Mood-state parameters, vigour, tension, and fatigue were assessed using the 24-item Brunel Mood Scale; a psychometric assessment with reported reliability, internal consistency, validity (across multiple sports) and brevity of administration (Hashim et al. 2010; Lan et al. 2012; Terry and Lane 2000; Terry et al. 2003). Scoring occurred using official methods described previously (Terry and Lane 2010). Whilst multiple mood-parameters could have been assessed, vigour, tension and fatigue were chosen to provide an overview of the stress-recovery dynamic associated with exercise which was hypothesised to be reflected in the chosen biomarkers, DHEA-S and IL-6, (Kellmann 2010; Robson-Ansley et al. 2004; Späth-Schwalbe et al. 1998; Terry and Lane 2000).
Values presented are as mean ± standard deviation. IBM SPSS Statistics 22 was used for all statistical testing. Fully-factorial ANOVA with repeated measures was used to determine any interaction among, or main effect of, the independent variables; group and time. Where the assumption of Sphericity was violated, Greenhouse-Geisser adjustment was applied. Least squares difference pairwise comparisons were used to detect the specific site of any significant effect identified. Effect sizes were determined by calculating partial eta squared (η2) values. Pearson’s correlation coefficients were calculated to: (i) assess if age and baseline DHEA-S concentration were correlated; (ii) determine the relationships among DHEA-S levels and mood. Statistical significance was accepted at p < 0.05.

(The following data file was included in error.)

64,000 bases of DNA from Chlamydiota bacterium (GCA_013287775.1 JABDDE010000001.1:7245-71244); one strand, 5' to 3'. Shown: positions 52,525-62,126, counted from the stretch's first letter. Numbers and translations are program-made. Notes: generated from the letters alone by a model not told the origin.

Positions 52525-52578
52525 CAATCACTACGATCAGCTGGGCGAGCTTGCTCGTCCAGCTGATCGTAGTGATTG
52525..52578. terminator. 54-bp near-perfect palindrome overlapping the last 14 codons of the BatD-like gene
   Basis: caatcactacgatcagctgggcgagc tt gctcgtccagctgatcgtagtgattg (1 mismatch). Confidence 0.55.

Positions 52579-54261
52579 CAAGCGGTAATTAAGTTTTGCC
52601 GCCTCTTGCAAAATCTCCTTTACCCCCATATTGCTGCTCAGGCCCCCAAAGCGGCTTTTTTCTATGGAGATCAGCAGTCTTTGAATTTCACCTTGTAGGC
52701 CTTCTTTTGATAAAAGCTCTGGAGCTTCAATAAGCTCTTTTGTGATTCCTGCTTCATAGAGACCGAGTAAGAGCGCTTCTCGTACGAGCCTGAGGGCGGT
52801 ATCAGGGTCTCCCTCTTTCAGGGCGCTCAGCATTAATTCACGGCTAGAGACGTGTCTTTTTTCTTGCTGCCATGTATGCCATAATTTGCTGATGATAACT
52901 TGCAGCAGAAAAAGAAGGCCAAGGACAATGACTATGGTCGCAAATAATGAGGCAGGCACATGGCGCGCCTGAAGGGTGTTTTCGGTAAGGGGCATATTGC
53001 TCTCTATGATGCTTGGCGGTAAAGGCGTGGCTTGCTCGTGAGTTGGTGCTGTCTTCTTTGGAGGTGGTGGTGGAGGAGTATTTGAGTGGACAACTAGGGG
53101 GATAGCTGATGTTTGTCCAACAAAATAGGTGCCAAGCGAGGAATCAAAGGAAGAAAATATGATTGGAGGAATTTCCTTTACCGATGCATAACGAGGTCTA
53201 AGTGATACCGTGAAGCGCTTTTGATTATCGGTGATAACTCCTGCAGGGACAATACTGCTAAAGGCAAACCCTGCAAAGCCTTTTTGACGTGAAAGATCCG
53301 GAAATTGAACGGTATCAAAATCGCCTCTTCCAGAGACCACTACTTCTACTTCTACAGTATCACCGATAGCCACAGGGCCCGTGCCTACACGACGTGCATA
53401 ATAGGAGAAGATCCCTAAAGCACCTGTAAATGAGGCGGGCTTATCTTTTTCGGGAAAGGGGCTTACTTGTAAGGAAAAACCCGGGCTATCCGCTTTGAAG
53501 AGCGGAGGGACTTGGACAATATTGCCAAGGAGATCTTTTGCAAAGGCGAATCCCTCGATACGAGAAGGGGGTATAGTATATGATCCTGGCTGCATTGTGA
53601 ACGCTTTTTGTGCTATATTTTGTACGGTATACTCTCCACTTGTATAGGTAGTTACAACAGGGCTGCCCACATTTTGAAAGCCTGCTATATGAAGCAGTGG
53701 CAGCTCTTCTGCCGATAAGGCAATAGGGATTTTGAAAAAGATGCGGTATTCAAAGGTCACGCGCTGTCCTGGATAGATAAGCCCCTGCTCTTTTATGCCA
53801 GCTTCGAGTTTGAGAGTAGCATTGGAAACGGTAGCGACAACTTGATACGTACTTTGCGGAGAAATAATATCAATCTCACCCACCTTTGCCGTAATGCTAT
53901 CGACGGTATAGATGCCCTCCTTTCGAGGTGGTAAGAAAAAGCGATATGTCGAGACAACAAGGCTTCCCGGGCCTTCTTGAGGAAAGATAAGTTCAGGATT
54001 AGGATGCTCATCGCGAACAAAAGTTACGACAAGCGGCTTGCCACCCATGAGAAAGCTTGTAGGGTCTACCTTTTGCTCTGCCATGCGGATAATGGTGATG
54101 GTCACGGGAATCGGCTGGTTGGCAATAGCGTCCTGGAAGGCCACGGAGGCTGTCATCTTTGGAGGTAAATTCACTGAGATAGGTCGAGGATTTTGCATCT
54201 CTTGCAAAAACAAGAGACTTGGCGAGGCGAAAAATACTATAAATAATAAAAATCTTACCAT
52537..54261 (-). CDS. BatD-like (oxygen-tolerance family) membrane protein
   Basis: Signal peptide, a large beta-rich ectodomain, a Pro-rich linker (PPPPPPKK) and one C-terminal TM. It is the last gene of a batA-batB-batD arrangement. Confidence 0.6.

No statistical differences existed for age (F = 0.08; p = 0.93), height (F = 0.54; p = 0.59) and body mass (F = 0.86; p = 0.44) variables.
Serum-DHEA-S concentrations did not differ between experimental groups at baseline, nor did those between WLPLA and UTEXP (p > 0.05). WLEXP possessed a lower baseline concentration than WLPLA (p = 0.03). A significant interaction between time and group was found for DHEA-S (F = 2.908, p = 0.033; η2 = 0.177). Pairwise Comparisons revealed no change in DHEA-S from baseline for either WLPLA or WLEXP at any post intervention time-point (p > 0.05). UTEXP DHEA-S remained unchanged up to 20-min post-intervention (p > 0.05) then decreased (Δ36.9 %) from 20- to 60-min post-intervention (p < 0.01). At 60-min post-intervention, DHEA-S concentration was significantly below baseline (Δ35.3 %, p = 0.012). See Fig. 1.